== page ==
Poker players found guilty of cheating at online tables might soon risk being sentenced with up to 10 years of imprisonment in the UK according to amendments being discussed at the House of Lords.
As reported by The Telegraph, the amendments have been presented by former sports minister Lord Moynihan, twice Chairman of the British Olympic Association and British coxswain Olympic silver medalist at Moscow games in 1980.
Based on the laws passed one year ago by the Australian state of Victoria, which seem to have given a significant contribution in fighting against corruption in sports, the amendments are intended to give both police and courts more powers against cheating and increase the maximum sentence from 2 to 10 years.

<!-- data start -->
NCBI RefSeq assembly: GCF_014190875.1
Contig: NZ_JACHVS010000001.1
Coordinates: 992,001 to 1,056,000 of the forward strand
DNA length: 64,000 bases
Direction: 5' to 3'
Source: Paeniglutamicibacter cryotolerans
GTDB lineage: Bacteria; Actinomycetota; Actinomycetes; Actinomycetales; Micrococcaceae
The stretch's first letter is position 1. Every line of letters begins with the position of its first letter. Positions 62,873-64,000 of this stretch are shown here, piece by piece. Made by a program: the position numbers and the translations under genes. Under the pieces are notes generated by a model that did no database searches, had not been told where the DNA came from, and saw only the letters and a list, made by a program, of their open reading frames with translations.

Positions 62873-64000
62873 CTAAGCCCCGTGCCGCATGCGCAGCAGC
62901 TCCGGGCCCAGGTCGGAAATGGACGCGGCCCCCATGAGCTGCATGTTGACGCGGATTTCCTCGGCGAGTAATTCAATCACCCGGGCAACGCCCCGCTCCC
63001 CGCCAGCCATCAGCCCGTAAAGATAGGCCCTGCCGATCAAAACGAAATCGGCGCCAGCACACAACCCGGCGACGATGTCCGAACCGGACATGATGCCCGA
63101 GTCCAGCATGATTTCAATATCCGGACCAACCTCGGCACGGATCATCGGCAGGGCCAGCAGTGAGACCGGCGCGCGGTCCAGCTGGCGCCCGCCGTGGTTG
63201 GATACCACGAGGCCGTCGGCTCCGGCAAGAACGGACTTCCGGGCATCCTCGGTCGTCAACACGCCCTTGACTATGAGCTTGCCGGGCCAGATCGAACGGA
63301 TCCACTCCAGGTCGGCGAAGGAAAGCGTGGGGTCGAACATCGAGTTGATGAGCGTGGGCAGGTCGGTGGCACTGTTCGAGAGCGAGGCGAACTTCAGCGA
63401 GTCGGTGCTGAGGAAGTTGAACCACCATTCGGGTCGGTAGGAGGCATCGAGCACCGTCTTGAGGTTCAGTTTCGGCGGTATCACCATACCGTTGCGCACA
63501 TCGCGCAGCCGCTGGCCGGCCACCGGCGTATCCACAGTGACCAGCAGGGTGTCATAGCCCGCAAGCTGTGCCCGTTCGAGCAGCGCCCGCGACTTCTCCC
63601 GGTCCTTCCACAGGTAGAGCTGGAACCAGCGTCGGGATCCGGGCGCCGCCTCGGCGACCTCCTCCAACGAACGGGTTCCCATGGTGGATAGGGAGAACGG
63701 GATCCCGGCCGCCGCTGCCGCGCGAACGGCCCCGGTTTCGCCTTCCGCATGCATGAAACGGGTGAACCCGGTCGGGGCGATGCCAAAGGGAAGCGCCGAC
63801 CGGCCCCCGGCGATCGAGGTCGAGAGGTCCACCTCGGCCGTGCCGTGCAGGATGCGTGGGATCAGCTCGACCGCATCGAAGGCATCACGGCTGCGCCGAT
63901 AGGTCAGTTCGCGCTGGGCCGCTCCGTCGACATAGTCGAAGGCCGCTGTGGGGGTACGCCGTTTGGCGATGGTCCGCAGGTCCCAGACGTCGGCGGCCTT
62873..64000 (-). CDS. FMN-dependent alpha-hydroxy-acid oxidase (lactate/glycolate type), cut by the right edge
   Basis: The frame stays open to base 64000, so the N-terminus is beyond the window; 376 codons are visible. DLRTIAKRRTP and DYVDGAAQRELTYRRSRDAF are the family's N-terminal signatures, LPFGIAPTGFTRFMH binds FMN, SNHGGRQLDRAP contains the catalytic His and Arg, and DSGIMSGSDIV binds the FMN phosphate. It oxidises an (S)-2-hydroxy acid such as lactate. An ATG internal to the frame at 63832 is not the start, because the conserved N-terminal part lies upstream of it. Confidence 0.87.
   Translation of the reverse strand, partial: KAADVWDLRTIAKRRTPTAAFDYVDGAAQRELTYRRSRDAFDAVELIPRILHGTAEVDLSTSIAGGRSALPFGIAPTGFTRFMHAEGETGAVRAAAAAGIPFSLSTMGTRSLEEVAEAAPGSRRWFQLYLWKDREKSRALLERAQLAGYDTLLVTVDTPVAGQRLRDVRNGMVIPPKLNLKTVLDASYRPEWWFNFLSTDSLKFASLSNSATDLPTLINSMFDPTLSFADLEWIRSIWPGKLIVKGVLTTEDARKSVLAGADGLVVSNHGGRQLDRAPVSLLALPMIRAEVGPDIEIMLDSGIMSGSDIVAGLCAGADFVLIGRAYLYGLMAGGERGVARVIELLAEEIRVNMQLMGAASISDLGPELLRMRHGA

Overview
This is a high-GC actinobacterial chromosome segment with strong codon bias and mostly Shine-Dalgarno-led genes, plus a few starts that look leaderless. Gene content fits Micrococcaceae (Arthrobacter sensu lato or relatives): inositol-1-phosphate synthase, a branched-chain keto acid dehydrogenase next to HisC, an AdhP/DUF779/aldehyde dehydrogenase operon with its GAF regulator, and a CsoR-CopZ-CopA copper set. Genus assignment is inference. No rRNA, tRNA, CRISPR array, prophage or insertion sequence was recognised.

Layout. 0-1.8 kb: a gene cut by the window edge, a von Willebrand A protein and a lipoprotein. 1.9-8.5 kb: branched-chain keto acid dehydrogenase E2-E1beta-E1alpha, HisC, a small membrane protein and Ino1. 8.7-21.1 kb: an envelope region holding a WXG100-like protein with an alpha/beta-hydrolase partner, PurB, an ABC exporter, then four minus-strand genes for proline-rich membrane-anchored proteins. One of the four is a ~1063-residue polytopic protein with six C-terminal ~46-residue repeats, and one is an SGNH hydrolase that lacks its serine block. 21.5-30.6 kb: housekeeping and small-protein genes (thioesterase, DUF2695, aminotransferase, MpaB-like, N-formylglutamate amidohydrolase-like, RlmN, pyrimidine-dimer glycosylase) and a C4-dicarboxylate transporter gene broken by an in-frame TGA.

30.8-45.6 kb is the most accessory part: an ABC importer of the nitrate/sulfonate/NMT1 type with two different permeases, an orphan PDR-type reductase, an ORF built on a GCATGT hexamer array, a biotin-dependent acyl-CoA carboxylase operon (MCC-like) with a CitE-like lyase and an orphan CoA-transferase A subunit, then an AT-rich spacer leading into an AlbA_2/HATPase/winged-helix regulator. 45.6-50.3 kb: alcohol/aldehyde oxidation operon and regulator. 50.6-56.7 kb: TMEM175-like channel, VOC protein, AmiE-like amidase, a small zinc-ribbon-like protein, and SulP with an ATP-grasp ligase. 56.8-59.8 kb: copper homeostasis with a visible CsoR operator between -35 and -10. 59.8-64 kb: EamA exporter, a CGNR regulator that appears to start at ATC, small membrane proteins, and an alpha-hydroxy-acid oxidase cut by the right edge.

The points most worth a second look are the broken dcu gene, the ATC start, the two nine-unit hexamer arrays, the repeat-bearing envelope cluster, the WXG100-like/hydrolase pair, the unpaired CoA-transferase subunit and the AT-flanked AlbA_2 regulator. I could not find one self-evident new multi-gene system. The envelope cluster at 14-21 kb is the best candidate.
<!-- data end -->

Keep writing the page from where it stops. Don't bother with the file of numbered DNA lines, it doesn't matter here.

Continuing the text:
Presented mainly for tackling the issue of match-fixing by making it a criminal offense, the modifications to the UK Gambling (Licensing and Advertising) Bill 2013-14 – now in its final stages – would in case of approval have direct consequences also in regards to cheating and collusion in poker.
The measures proposed by Lord Moynihan are the result of a consultation with Britain's Sports Betting Group, a body formed in 2010 after the creation of a report of gambling in sport led by former Premier League CEO Rick Perry and commissioned by the British government.
Click here to read the full text of the amendments presented by Lord Moynihan at the UK House of Lords.
Lead photo courtesy of csmonitor.com